Job Prospects and Visa What are my options after I finish my studies?

Germany’s economy is the strongest in Europe and the fourth strongest in the world.

The country is the European leader in terms of growth, employment and exports. There are enormous employment and career opportunities for skilled professionals. Germany’s youth unemployment rate and the unemployment rate for university graduates are both very low.

After graduating with a Bachelor’s, Master's or MBA degree from a German university, students have the following visa and residence options:

  1. Residence permit while looking for a job

    You can apply for an 18-month residence permit from your local foreign nationals’ registration office to look for a job that corresponds to your qualifications. During these 18 months, you may take up any kind of employment to support yourself and to fund your job search. You can apply for your residence permit as soon as you have passed your final exam
     
  2. Residence permit for taking up employment

    As soon as you find a job offer which corresponds to your qualifications, you can apply for a German residence permit for the next part of your stay. The German residence permit allowing you to take up employment is issued for a limited period of time in the first place. If you continue being employed and wish to have your permit extended, you will be able to do this without any problem.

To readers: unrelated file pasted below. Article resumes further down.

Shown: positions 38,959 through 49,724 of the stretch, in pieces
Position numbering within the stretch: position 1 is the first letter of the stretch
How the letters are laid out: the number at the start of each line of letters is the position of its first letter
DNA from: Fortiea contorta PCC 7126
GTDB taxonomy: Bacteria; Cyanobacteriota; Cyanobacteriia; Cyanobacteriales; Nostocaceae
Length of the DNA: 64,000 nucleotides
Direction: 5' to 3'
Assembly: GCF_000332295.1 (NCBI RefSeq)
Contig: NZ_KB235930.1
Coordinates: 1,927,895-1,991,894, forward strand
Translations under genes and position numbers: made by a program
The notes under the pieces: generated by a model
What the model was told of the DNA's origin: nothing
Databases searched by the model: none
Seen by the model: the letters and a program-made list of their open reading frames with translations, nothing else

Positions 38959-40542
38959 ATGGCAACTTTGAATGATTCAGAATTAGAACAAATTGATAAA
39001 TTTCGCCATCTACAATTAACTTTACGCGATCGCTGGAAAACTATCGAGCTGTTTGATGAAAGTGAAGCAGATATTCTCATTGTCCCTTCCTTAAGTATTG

3. Settlement permit

    As early as two years after receiving your German residence permit, you can apply for a settlement permit – this permit will give you almost the same rights as German citizens and has no time limit. The only condition is that you are still employed in Germany at that point of time.

Career Opportunities for STEM and other graduates

Germany has a shortage of skilled professionals in STEM and health-related occupations and an ageing population. Both factors increase the chances for young and skilled international university graduates to find suitable employment in Germany and start and continue their careers here.

The occupations that are mostly affected by skills shortages include graduate positions in the field of supply and waste management, IT and software development/programming, STEM disciplines (science, technology, engineering, mathematics), mechanical and automotive engineering, electrical engineering and medicine.

Graduates from other disciplines and STEM graduates can increase their career prospects by:

  • Having a good command of the German language. We recommend that you enrol in German classes during your studies. Try to speak as much German as possible with e.g. class- or flatmates.
  • Knowing the German labour market. Learn how a German CV and cover letter need to look like and what German employers are looking for. Things might work differently than in your home country.
  • Getting professional experience in internships and students jobs. Graduates with more work experience enjoy better job opportunities. This way you can also extend your professional network.

 

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